Better, but still probably not great.  Next book I picked up on the business seemed to think I am being once more very stupid in my letter.  And I included this blog where twice, TWICE, in one week I have decided to talk about racism.  (Okay, so that’s what my books are about, and this week sure has been that type of week in the news.  Maybe agents hear the news.)  So, bets on that query letter interesting the agent who currently has it?  Anyone?  Yeah, I’m a pessimist.  It’s one of my better qualities.

Alright, let’s pretend for a moment that I haven’t messed up to badly again.  What if this agent picks up my book?  (Yes, Mom & Leslie, this is when both of you comment that it will happen.  Come on, cheerleaders!)  Well, if this agent picks up The Early Years we all celebrate for five minutes and get straight back to work.  Well, at least I get back to work.  I’ve got a base to build up that wants to go pre-order my books.  (Please remember that Amazon pre-orders are really, really, really good for a new author.  It shows someone out there wants to read me enough to pre-buy my book.)  That build-up includes getting more people to visit the blog.  Rachael was sweet enough to post a link on her Facebook page and Tweet about me.  (Thanks, Rach.)  Heck, I don’t care if your friends respond like Rachael’s friend that my blog is boring.  I’m okay with criticism.  I’ll use the good and ignore the bad.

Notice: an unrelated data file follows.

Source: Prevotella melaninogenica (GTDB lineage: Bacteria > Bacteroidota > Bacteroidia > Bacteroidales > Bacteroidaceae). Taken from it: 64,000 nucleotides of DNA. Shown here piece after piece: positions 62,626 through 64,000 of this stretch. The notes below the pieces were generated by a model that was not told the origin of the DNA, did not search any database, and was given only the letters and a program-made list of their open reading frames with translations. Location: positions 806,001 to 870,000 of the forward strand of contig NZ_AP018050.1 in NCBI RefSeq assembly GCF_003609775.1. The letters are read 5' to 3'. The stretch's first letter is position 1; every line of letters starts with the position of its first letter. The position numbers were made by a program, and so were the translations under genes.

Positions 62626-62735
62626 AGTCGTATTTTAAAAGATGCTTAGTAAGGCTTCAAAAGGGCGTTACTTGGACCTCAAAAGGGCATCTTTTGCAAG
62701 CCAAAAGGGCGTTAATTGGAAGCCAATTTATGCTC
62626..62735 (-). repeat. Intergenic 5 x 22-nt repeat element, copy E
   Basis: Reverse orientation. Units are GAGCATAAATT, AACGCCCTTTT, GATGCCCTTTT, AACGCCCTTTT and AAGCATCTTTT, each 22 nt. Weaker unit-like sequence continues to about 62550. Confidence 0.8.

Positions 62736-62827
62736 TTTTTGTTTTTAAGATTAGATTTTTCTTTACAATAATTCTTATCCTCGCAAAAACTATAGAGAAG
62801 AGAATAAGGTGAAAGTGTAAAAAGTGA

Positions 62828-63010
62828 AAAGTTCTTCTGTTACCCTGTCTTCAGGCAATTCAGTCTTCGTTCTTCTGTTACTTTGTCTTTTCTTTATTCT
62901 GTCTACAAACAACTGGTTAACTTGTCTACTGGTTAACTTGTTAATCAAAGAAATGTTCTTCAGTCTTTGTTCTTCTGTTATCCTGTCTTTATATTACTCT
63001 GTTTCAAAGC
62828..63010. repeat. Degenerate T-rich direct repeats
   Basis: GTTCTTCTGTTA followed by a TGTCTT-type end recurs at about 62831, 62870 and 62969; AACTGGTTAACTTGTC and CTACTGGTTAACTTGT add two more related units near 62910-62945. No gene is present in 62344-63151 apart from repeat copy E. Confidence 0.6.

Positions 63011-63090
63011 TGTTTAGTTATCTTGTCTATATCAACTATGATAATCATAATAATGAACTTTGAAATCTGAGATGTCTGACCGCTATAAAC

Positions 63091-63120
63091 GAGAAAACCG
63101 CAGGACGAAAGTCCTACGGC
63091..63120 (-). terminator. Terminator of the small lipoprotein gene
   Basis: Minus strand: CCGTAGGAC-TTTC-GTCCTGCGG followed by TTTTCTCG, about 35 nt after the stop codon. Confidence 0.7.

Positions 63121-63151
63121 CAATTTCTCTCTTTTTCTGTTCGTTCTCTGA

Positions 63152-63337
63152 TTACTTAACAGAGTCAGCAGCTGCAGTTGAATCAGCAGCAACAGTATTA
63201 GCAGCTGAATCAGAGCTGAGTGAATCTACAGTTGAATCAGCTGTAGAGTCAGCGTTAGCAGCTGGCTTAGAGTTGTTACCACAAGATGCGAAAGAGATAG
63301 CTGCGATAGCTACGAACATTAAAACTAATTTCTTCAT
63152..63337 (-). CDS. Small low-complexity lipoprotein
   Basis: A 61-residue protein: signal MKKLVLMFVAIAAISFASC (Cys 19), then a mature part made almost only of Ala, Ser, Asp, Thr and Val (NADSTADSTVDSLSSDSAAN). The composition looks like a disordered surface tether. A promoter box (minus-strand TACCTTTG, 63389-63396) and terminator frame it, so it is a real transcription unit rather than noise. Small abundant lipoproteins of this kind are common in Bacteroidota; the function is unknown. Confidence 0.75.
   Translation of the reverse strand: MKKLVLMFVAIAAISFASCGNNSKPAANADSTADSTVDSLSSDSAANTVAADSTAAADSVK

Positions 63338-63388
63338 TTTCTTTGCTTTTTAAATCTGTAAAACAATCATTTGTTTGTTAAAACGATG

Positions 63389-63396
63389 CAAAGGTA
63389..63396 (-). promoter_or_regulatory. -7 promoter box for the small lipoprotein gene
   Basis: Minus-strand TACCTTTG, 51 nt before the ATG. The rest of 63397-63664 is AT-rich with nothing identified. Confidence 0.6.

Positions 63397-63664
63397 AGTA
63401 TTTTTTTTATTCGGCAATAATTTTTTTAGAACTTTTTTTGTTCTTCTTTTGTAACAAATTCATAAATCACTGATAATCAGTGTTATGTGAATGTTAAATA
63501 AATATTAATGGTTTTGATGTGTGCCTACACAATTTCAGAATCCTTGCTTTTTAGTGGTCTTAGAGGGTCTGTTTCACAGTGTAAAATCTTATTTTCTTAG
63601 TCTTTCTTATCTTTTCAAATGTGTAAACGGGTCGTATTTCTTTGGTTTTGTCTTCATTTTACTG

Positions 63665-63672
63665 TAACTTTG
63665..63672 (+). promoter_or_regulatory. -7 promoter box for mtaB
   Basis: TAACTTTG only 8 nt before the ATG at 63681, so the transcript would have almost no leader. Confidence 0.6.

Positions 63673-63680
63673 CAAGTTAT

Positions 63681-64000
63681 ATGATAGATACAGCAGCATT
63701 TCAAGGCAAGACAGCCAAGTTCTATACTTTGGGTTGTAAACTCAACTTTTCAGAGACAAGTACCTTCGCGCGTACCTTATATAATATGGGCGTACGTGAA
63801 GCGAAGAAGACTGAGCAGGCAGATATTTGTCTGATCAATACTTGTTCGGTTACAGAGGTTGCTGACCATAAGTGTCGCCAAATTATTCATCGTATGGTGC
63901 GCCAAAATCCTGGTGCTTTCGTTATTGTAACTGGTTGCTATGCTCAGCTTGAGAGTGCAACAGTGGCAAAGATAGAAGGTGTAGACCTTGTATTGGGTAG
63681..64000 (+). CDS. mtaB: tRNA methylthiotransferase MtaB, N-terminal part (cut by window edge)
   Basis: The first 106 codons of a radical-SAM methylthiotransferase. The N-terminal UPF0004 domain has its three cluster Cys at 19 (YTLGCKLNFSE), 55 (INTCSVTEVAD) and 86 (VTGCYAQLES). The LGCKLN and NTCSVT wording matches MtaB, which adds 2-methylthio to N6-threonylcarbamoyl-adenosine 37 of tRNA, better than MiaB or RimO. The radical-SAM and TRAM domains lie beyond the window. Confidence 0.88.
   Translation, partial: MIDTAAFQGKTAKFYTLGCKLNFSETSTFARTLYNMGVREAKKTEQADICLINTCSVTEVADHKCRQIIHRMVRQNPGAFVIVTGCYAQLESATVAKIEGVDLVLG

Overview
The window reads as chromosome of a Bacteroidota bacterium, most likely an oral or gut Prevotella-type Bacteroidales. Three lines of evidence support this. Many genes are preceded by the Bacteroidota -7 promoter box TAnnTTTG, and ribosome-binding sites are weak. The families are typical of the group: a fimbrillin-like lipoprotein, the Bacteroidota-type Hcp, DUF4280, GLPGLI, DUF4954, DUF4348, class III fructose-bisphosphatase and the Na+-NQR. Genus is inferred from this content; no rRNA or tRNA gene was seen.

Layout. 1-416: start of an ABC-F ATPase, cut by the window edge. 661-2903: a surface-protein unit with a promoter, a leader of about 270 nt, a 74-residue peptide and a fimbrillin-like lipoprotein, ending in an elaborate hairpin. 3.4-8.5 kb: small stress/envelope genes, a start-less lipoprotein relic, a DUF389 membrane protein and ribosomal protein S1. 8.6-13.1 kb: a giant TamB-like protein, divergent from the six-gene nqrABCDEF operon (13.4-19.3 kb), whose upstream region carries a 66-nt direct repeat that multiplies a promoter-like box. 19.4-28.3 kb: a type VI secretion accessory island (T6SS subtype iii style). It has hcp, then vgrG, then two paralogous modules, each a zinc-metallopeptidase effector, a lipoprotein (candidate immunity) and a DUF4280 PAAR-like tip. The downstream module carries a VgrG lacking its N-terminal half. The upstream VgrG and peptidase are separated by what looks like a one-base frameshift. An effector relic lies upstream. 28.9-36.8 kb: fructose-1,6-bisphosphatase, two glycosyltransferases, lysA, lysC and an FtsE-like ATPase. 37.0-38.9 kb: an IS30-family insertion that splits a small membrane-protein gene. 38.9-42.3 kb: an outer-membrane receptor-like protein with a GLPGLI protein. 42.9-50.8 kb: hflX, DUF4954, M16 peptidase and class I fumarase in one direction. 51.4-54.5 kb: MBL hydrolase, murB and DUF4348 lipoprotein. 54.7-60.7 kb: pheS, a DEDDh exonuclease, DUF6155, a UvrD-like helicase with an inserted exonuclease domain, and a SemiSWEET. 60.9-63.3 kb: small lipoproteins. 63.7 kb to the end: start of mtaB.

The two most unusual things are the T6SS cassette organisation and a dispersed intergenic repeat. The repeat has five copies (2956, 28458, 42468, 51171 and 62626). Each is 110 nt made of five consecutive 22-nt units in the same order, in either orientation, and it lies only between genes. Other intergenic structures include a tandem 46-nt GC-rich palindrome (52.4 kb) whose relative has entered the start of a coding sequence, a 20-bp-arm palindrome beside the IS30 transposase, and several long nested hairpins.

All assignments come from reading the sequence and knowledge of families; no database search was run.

Subscribers, I need subscribers.  As an added bonus to subscribers, I will promise your email will not be used to make a third-party money.  You guys might get an email from me when Amazon starts pre-selling to let you know before it goes on the blog.  Since I have the ability to know who subscribed when, I am gonna have a little contest.  The 20th person to sign up for the blog gets a nice little prize.  How about an autographed copy of a short story of mine?  Interested?  We are at 11 right now.  I figure by the end of the week we can get that up to 20 people.  And don’t forget to click through the email to the blog so it shows you read the blog.  Sign up today.

-Amanda Nicole Trisdale

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2 thoughts on “The Query Letter

  1. We can just keep our fingers crossed and hope that this agent will take your work. Then like you said, if they do, then we can all be really happy and celebrate that you did a job well done.
    Leslie Maggart

  2. Your enthusiasm is contagious. I hope you at least get a nibble. I tried to subscribe to your blog but can’t tell if it worked. This crummy computer…
    Love, Aunt Nina